What is stopping smartphone gaming from becoming the next big thing? The problems, and the possible solutions

With powerful smartphones in our pockets, we no longer need to finish our work, reach home, sit on that chair, and start playing our favorite game. With a good enough smartphone, we just need to have time, and we can start playing anywhere. Wait, before taking that seriously! Take a deep breath and think, is it the same in 2024 playing games on your PC and smartphone? Well, not really. If you are a 90s kid just like me, mobile games of today might seem more fluid and look better compared to PC games of our era, and yes, it is, because computers back then weren’t that powerful. 

However, if you play PC games today, you will feel how good PC games are, compared to that of the mobile games of today. But trust me, smartphones of today are mighty little devices, however, the games that we play cannot squeeze the real power of these handheld beasts. That said, today I will talk about what is stopping mobile games from reaching the desired milestone, the challenges, and what could be the possible solution so that we could find great mobile games in the future.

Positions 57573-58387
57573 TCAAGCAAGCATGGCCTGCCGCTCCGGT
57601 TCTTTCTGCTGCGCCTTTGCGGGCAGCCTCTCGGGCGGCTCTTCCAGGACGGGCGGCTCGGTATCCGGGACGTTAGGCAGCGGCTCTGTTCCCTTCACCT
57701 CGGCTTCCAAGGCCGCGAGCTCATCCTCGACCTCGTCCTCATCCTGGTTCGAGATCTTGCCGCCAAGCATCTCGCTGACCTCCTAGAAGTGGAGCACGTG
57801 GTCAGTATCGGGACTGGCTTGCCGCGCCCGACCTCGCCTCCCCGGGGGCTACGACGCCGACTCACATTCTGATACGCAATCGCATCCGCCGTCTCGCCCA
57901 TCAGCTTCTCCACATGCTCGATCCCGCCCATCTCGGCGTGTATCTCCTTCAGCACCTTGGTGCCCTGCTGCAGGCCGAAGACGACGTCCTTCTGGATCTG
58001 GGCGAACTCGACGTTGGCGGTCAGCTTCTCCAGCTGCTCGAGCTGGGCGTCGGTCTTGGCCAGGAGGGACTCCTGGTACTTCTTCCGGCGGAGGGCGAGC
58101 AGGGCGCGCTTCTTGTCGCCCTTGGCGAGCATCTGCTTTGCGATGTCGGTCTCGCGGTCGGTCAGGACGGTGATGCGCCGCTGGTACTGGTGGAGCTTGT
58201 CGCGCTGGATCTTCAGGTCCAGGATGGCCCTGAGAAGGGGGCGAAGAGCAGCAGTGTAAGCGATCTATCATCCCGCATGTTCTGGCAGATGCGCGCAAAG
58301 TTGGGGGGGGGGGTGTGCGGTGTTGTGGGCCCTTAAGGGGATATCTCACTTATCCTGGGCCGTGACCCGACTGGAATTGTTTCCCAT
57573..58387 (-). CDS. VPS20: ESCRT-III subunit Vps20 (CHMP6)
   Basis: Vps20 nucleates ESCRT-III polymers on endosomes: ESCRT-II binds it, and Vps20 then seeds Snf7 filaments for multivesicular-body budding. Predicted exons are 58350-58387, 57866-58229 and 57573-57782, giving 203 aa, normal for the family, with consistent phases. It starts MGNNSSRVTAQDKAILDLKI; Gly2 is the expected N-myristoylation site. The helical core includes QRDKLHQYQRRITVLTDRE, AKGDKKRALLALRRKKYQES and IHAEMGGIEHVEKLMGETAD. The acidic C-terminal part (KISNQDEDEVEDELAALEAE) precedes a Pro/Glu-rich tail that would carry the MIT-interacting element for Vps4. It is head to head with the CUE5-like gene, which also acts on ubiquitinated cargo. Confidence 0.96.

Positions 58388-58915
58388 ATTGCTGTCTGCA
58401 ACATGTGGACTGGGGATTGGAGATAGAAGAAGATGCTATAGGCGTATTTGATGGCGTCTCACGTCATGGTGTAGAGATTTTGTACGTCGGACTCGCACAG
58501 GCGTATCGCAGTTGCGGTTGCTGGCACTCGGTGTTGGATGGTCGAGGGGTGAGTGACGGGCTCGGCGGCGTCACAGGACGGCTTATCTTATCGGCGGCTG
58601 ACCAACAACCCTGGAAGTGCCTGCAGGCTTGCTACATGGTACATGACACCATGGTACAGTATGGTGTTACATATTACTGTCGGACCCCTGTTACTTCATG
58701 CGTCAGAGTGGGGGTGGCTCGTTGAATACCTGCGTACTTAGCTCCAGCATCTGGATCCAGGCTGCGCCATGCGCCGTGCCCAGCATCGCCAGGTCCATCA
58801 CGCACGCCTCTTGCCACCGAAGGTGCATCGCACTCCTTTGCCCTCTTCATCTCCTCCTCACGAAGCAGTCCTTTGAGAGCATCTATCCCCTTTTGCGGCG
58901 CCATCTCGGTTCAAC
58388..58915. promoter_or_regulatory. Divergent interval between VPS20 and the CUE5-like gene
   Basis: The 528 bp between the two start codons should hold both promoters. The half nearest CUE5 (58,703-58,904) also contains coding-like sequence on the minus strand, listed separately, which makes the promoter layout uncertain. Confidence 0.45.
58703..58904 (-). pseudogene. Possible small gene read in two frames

So, without any further delay, let’s take a deep dive into the black hole of mobile gaming.

The initial days of mobile gaming

The initial days of mobile gaming

The first mobile game dates back to around 1994, for the Hagenuk MT-2000. It was a game of Tetris, and since then, as mobile phones became more familiar, we got better games. But for today’s discussion, we will consider the initial days of mobile games to be around 2008 to 2010 when smartphones started becoming popular and started creating ripples for amateur gamers. 

The start

In the initial days, at around the beginning of the last decade, smartphones started garnering power. We started getting phones with around 256 MB of RAM, and it wasn’t that long before 512 MB, and ultimately 1 GB RAM became standard for phones below Rs. 30k. 

New genres

In the starting days, we got some great new games like Subway Surfers, Temple Run, etc. These games defined a new genre, the endless running genre, and within a very short time, we found everybody playing those games while commuting to work, during free time, during breaks at work, or almost every time. 

Other popular titles

No, it isn’t just endless running games, as games like Angry Birds, Fruit Ninja, and Doodle Jump also gained popularity because the game dynamics easily got baked into the touch controls, which is the key control scheme for modern smartphones. Candy Crush and similar games also became popular and Candy Crush is a top-grossing game, but I personally never liked the game.

We also got some other developers developing games for Android, across some other already established genres like Beach Buggy Racing, Riptide GP series, Into the Dead, Monument Valley, Modern Combat, etc. No, the list doesn’t end here, as there are many others, that not just offered great controls, but real-like console-quality graphics, and overall, decent gameplay.